The title sounded very promising. Here we were again in alcohol country – the Listener compilers rarely let us down! However, several hours into Poat’s brew and we were not a lot further on than the title. These puzzles seem to be becoming harder week by week (or is it the effect of age and the alcohol?)
The combination of six across entries that were thematic and clued without a definition, and columns each with a ‘letter removed wherever it occurs’ was challenging to say the least – even though we quickly understood that we were dealing with some kind of missive, when MASSAGE changed its A to E and gave us MESSAGE as our first solution (Manipulation when first of examinees replaces answer) Soon after that we saw Poat beheaded in ‘You’ll see me beheaded after conclusion of trial’ (S)ETTER after L.
The numpties found the clues impressive in their variety as we slowly worked our way through them. Three musical references (OBOES, LEHAR and ROSSINI), a couple of modern thinkers (LYSENKO and Dawkins – the one who ATHEISEs) an obscure animal (TAMANDUA) and the threatened MINKE WHALE, a bit of DIY (EARTHS), some modern slang (GREBO and TWOccER) and just a dose of Latin (ARBOR VITAE).
We were about a third of the way up the Matterhorn and I had only my Bradford (Yes, I can’t even climb without it these days!) so solving was really tough and the phrase that was emerging from the removed letters was not proving very helpful. We seemed to be ‘Baking’ something or ‘Laving’. It wasn’t until I was back at ground level that the BABINGTON PLOT appeared and all the extra words made some sort of sense; (MESSAGE, LETTER, EPISTLE, NOTE, MISSIVE, DISPATCH) and the gaps in my grid were filled.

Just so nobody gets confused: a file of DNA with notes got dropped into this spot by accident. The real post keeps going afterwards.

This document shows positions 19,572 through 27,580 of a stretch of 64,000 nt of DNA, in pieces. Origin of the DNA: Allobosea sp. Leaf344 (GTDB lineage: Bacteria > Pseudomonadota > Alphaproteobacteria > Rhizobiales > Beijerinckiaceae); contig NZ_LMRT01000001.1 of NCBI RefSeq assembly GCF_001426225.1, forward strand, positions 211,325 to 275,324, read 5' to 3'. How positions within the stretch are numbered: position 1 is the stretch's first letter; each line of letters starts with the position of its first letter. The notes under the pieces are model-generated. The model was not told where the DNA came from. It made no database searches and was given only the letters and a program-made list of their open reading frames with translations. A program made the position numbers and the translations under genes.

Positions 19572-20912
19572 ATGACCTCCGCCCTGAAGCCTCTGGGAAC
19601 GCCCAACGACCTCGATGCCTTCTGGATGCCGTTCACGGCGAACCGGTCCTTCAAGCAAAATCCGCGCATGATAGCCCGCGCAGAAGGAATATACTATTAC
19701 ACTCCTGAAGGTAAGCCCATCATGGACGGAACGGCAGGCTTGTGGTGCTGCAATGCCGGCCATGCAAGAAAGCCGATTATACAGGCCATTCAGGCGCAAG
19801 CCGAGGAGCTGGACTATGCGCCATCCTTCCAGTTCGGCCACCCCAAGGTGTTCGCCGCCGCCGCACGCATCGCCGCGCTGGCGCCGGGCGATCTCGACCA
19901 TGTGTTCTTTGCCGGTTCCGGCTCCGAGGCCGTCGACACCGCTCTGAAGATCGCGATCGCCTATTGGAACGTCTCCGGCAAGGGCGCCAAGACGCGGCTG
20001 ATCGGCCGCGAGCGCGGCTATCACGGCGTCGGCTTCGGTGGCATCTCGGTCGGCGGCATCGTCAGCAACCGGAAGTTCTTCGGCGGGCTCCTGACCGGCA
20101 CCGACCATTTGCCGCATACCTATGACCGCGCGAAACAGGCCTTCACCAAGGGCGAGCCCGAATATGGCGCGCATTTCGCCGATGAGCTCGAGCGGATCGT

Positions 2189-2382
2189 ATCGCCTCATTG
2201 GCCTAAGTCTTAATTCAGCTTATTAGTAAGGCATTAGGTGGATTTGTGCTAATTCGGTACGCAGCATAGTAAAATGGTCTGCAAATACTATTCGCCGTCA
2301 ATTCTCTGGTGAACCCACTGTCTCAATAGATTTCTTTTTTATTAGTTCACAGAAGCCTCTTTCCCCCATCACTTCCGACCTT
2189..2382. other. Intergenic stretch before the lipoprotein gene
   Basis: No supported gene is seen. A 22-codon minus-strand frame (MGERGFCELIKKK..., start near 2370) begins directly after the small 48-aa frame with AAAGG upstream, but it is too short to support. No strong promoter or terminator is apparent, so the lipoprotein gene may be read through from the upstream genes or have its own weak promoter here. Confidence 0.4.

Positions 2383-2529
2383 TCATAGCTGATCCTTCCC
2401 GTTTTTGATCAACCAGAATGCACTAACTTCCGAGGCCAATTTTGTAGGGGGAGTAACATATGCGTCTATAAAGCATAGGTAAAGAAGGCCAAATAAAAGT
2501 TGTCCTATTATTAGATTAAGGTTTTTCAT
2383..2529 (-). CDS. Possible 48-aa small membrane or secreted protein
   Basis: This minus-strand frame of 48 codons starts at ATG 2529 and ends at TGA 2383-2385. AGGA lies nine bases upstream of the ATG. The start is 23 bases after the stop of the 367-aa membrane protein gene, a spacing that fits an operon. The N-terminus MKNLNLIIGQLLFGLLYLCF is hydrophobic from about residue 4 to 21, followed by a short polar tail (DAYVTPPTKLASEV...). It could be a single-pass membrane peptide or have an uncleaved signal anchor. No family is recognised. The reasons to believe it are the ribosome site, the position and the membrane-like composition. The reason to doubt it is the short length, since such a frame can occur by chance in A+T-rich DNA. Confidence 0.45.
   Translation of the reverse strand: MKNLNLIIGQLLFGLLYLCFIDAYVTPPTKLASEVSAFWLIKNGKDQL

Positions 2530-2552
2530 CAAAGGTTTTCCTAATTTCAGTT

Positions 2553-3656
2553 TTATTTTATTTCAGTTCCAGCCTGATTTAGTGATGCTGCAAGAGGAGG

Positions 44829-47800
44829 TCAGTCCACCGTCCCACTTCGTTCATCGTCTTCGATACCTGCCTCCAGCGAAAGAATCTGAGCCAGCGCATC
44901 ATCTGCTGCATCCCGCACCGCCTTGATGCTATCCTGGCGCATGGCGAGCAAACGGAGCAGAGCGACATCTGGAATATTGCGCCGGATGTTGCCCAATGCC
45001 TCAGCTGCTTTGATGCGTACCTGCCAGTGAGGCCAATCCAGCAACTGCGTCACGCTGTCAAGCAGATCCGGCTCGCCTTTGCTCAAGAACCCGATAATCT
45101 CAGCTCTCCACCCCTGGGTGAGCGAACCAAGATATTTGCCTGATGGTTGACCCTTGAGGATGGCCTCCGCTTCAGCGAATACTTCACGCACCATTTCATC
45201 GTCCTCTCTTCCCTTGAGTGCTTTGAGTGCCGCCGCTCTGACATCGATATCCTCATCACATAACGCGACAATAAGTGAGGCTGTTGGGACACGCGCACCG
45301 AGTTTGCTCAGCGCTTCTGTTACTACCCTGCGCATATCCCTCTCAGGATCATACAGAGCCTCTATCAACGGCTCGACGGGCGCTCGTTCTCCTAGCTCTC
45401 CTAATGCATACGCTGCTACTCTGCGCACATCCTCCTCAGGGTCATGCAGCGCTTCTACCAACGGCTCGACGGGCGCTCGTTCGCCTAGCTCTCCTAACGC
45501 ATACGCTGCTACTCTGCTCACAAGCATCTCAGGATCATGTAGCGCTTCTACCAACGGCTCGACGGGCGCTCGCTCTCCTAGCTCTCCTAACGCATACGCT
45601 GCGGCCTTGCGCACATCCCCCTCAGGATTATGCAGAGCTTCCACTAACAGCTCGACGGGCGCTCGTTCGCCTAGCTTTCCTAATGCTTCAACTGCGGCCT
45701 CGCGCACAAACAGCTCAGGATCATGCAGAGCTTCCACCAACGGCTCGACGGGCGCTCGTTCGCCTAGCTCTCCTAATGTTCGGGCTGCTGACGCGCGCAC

I still don’t understand the wordplay for ‘AT A LOOSE END’ and I had put my entry into a bunghole and sent it to Mr Green before I learned that a CENOTE is a ‘deep natural hole in the ground with a pool at the bottom of it, especially in the Yucatan Peninsula’ (life will never be the same now that I know that!)
Although we knew of the evil betrayal of Mary Queen of Scots, the cipher still had to be worked out – Yes, ‘bunghole’ was a possibility, but so was ‘casket’, or even Walsingham, and I had conveniently recorded my letter equivalency the wrong way up, so the last stage of solving was not as speedy as it should have been but, to our astonishment, we got there. I am amazed at the ingenuity and ability of those Stuart and Tudor women (Mary and her step-sister Elizabeth) and even more at the genius of Walsingham the spy-master. I imagine he would have been among that elite band of Listener ‘all corrects’ had he been alive today.
Poat’s ingenuity amazed me too! After my missive had sneaked into the bunghole, a friend pointed out the astonishing fact that QUEEN MARY appears jumbled on the bottom line of the crossword and SCOTS on the top line. Thank you Poat!